Things That Suck #794: Non-essential people at meetings. Or “Blinkers.”

You know all those people who sit in meetings but contribute nothing? My friend John Trahar has a great term to describe them. He calls ’em “Blinkers.”

Because that’s all these people do — blink.

The junior account executive? She’s busy taking notes. The creatives, they’re busy showin’ work. The planner, busy offering insights. And then there’s that … that guy. Just sitting there.

Blinking.

Damn, I want that job. I wonder how the interview for his job went? How did he pitch himself?

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AGENCY RECRUITER: Well, Jim, what do you think you can contribute to our agency?

BLINKER: Good question, Bill, and the answer is “Nothing.” Not a single thing actually. See, what I do is … I blink. That’s ALL I do. I go to meetings, I sit off to the side, and I blink. Well, that and take up space in the meeting room. I think you could describe my contribution to any meeting as providing “one less place to sit.” I am simply there … existing. And while at first glance this “existing” I do may seem very Zen, I assure you I am not on a higher plane of any kind whatsoever. I’m just there in the meeting, filling out a suit, and providing a neck for a tie to go around. You may think what I’m trying to say is “I’m a good listener,” but to be honest, most of the time my mind is just drifting –  I’m thinkin’ about baseball, or lunch, those M&Ms over there, it all depends really. See, I’ve been coasting on my invisibility for years. I sat in the back of every college class and even today, in a world full of important issues, I manage to be neither for nor against anything. I’m one of those people who turns up on every survey with a “DON’T KNOW” – even to questions like, “Isn’t war bad?” Have you heard the phrase “fly on the wall”? Well, think of me as a fly on one of your chairs. A big fat fly, just sitting in one of your meetings, taking it all in but adding nothing. From the look on your face, I see that perhaps the fly imagery is a bit distasteful so instead think of me as an inert substance like, say, ashes from a crematorium. No, no, another bad example.  Think of me as a purely inert substance, like the glycerin they use as a base in shampoo formulas. I’m a “bulking agent.” I add bulk to your agency overhead. I take up space in meeting rooms. But in return, I provide no opinion, no flavor, no extra ingredients, no added value of any kind whatsoever.

So, when can I start?

8 Comments

  1. These people make my blood boil. Occasionally, I out them. “Blinker, what do you think of what Thinker just said?” Try it. It temporarily deactivates their cloak of invisibility.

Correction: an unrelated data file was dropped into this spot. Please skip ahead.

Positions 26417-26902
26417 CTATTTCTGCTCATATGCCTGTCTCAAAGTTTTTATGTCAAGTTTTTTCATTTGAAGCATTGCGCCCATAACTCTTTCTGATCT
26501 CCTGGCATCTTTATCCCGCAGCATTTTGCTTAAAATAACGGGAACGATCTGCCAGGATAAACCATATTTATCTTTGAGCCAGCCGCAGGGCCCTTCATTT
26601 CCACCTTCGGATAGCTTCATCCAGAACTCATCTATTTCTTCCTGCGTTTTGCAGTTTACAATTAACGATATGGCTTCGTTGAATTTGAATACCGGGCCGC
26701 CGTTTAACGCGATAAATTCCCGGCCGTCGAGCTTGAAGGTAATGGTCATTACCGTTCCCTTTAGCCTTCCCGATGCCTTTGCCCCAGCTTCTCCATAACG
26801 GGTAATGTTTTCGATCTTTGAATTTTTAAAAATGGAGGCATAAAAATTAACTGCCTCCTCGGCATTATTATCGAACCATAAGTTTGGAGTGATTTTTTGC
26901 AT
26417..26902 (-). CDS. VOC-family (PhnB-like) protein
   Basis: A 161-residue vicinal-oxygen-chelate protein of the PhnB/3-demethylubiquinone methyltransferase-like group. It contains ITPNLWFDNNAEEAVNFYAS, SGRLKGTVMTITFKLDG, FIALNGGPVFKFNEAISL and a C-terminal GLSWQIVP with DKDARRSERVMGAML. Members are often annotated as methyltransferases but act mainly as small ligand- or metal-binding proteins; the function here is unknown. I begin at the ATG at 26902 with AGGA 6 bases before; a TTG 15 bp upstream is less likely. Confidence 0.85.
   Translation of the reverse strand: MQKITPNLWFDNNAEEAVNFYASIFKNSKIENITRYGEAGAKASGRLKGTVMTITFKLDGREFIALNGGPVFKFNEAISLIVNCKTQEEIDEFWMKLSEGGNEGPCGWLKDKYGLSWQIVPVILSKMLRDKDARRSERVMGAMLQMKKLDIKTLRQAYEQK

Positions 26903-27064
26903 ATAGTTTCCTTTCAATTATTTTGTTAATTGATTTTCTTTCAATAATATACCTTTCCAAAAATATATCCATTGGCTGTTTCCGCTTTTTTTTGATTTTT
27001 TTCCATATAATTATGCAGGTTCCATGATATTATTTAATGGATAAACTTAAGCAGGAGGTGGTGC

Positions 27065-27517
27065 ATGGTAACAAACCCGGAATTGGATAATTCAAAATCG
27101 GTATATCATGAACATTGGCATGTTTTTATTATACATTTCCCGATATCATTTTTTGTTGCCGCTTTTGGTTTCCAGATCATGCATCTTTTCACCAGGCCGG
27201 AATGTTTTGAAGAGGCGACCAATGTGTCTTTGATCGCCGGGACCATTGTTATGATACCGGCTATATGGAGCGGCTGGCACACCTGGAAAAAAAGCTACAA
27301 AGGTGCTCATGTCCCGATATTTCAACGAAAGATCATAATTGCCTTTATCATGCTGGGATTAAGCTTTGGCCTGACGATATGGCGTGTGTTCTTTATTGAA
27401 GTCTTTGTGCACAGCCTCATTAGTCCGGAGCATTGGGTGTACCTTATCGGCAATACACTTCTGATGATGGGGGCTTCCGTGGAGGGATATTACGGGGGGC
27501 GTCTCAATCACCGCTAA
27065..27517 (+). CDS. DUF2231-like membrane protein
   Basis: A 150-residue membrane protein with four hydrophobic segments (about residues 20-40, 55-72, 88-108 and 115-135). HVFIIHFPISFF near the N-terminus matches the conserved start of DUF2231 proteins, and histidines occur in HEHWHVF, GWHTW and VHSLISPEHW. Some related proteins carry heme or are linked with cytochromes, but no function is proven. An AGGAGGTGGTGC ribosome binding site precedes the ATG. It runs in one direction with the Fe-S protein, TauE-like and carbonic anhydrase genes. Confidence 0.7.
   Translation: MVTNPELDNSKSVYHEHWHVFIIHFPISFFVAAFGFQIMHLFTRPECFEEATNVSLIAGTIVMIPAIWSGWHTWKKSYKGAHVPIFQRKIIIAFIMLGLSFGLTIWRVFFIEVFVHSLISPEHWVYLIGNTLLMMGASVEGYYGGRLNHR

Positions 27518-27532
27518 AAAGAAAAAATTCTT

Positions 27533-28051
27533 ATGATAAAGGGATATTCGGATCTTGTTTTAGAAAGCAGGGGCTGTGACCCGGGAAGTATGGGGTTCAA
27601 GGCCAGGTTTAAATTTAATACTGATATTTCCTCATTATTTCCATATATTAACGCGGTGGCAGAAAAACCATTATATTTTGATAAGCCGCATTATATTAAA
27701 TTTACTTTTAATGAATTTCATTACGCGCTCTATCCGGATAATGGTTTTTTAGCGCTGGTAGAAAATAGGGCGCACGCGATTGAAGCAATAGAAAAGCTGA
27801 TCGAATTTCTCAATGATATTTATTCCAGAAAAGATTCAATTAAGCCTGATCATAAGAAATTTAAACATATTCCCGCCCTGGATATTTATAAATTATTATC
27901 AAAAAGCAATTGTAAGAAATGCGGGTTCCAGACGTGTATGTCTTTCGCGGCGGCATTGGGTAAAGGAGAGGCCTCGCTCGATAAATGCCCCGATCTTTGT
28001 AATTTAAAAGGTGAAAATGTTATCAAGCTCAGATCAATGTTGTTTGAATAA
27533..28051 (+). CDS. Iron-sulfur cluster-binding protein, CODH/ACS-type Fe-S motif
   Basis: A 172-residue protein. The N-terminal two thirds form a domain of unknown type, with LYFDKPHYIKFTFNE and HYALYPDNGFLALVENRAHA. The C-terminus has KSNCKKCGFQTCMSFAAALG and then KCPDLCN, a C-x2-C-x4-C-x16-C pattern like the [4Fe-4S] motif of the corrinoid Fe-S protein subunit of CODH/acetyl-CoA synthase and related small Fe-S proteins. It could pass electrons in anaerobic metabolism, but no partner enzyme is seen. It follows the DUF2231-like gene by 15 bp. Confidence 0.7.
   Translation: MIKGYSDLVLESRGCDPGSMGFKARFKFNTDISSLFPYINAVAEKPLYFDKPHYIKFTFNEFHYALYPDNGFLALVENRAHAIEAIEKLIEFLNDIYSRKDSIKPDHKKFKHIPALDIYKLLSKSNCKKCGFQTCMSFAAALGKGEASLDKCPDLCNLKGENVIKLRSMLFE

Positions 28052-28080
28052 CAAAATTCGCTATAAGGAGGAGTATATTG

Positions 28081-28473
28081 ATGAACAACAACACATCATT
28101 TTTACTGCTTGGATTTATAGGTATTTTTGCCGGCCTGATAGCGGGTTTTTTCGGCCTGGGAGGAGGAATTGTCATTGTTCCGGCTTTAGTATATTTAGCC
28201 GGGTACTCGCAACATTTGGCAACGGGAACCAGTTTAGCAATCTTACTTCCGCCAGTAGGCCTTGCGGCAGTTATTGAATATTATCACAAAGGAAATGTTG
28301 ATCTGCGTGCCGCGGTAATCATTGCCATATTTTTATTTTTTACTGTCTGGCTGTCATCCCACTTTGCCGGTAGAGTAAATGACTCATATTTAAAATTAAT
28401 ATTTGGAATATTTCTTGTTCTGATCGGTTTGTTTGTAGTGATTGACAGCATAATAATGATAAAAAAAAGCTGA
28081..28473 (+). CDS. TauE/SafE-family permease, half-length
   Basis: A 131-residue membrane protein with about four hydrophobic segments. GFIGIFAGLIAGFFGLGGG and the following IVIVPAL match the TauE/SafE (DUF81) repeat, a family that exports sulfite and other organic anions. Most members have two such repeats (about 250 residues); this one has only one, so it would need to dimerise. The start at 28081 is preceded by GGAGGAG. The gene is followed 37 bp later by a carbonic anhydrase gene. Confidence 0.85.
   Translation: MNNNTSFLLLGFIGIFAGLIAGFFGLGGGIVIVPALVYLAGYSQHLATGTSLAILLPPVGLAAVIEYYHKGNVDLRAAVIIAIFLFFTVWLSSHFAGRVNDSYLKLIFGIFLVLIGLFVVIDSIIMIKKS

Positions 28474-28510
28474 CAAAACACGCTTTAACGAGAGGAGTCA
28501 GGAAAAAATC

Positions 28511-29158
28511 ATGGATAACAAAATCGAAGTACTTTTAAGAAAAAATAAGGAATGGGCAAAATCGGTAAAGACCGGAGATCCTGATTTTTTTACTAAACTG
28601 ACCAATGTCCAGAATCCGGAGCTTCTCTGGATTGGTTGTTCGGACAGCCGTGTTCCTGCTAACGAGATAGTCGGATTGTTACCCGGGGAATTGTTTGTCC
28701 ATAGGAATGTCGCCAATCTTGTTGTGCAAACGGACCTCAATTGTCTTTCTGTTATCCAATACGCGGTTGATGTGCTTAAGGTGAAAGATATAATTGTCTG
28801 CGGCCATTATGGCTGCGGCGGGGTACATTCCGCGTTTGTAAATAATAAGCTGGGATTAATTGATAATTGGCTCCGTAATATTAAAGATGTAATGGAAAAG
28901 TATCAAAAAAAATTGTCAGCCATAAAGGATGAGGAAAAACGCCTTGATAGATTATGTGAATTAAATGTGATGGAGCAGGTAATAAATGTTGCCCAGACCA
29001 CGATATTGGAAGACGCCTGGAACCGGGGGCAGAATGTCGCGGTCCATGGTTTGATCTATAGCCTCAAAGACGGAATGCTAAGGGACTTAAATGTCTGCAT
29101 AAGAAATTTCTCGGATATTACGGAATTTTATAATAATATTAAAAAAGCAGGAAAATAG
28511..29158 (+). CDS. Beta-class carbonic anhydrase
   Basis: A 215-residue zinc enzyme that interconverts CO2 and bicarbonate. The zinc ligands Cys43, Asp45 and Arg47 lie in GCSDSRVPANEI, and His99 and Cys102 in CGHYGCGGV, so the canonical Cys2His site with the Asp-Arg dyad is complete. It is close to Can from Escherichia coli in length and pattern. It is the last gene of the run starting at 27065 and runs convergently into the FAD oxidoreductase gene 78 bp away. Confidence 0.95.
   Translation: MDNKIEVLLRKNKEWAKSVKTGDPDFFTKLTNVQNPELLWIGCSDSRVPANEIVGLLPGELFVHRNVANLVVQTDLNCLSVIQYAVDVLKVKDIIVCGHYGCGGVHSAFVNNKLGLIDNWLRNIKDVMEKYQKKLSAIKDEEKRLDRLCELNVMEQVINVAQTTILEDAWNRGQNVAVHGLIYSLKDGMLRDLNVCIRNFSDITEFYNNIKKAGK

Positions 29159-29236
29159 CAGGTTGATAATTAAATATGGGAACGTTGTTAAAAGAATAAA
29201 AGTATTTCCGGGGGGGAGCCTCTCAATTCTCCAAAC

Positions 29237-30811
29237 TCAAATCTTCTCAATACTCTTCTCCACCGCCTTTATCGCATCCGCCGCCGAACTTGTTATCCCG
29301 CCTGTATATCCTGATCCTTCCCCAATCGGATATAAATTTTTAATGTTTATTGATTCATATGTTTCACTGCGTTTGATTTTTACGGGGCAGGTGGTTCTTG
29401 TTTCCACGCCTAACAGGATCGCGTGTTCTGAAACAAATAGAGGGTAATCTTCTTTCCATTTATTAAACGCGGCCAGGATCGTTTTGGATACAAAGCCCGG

Reply
    • Love the “cloak of invisibility” metaphor.

      Reply
    • A Twitter friend from Australia says: @heywhipple In Australia, we call Blinkers Argon; colourless, odourless gas.

      Reply
  2. Are you sure that silence isn’t preferable to “I must say something” comments that are generally pointless criticisms solely formulated to substantiate their existence and right be in the room.

    Personally I’d rather have someone sitting silent than get commentary that’s either a pointless repetition of something that’s already been said or so poorly formulated that it makes Miss South Carolina looks like a member of Mensa in comparison.

    In my personal experience, such Blinkers often derive most of their out-of-the meeting power from gatekeeper roles and are quite likely to be the person deputized to decide who to call to the meeting. Their presence in the room is the equivalent to a small, but necessary political, payoff–a minor concession to an imperfect world.

    Reply
    • Agreed. I’d rather have the Miss South Carolina’s be quiet rather than say anything. Then again, considering the entertainment factor of when they DO speak, maybe we NEED them in there. Providing us with material.

      Reply
  3. Actually, there is a third option to the repetition and the poorly formulate comment. There is the deeply personal anecdote the has nothing to do with the situation and discloses way too much information. The response combines the worst attributes of Betty White’s Golden Girls character with Courtney Love’s performance at Pamela Anderson’s Celebrity Roast. Witnessing it is embarrassing for all involved.

    Reply
  4. Could not agree more. From my 14 years of experience in N. Illinois area advertising (in other words, an economic wasteland)- most ad firms keep a Blinker (aka, a Sr. Account Executive) or two who are present in the office about 25-30 hrs/week. To in turn, layoff a Professional Creative (aka a Designer, programmer, copywriter) who works 60hrs/week with no OT pay and makes much less than a Blinker.

    Usually ‘Blinkers’ are good looking people that make you think they can bring in more sales. Truth be told, they just like lunch meetings and making flirtatious allusions to possible sexual favors over a project contract that’s in limbo.
    aW

    Reply
  5. Those in advertising – You Are Not Alone! Blinkers exist in the legal profession & in health care administration. Is it the “cloak of invisibility” that protects the Blinker from a Darwinian Natural Selection process?

    Reply

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Luke Sullivan

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